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Re: New work on fonts at W3C

From: Anne van Kesteren <annevk@opera.com>
Date: Mon, 22 Jun 2009 08:48:17 +0200
To: Fran├žois REMY <fremycompany_pub@yahoo.fr>, "Robert O'Callahan" <robert@ocallahan.org>
Cc: "CSS 3 W3C Group" <www-style@w3.org>
Message-ID: <op.uvwyiryl64w2qv@annevk-t60>
On Mon, 22 Jun 2009 08:17:33 +0200, Fran├žois REMY <fremycompany_pub@yahoo.fr> wrote:
> This is the intent of my request, indeed. I never said a simple header  
> would provide full restriction.

I am not really sure how to explain this in a simple way, but what XMLHttpRequest does is different semantically from what @font-face does. What is protected by the Access-Control-Allow-Origin header (and indeed, by the same-origin restriction on XMLHttpRequest before that) in case of simple requests using the GET method is not the request, but the exposure of the response entity body. This is a vastly different scenario from fonts (and images), where the response entity body is not exposed and therefore does not need protection. (Until you make it more complicated with e.g. <canvas>, but lets not go there.)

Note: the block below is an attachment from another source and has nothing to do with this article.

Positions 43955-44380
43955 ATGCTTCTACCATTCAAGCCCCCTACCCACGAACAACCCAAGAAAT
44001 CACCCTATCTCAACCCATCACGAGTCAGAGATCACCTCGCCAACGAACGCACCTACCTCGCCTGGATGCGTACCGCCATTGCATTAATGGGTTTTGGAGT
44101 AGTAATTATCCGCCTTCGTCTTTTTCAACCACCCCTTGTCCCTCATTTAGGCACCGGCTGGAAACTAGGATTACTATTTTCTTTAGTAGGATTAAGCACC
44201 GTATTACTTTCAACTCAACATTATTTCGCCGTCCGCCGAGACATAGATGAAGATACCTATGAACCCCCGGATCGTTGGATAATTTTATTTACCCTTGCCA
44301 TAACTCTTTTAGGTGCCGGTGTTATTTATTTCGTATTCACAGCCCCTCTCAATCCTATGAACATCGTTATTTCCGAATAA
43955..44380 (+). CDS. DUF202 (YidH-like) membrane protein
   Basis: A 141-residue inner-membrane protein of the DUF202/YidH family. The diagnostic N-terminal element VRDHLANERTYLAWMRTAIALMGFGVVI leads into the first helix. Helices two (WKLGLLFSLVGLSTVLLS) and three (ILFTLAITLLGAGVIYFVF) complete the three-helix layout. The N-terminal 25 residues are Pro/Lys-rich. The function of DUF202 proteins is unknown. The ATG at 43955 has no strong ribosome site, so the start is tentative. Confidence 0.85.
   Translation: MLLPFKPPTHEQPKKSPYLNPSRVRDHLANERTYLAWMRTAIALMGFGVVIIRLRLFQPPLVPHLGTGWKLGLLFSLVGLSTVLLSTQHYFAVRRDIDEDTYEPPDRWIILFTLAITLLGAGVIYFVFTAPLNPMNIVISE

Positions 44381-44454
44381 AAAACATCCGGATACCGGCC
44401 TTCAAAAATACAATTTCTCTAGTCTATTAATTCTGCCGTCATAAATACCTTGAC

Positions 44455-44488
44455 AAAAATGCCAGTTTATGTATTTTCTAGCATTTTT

I do not think that twisting the semantics of Access-Control-Allow-Origin to do other things than the above is a good thing. Especially in the way you seem to be suggesting. I.e. that the presence of the header can somehow have a negative affect compared to it not being there at all.

To a lesser extent also as to what Robert is proposing and Gecko is currently doing as it is not about that either.

Anne van Kesteren
Received on Monday, 22 June 2009 06:49:01 UTC

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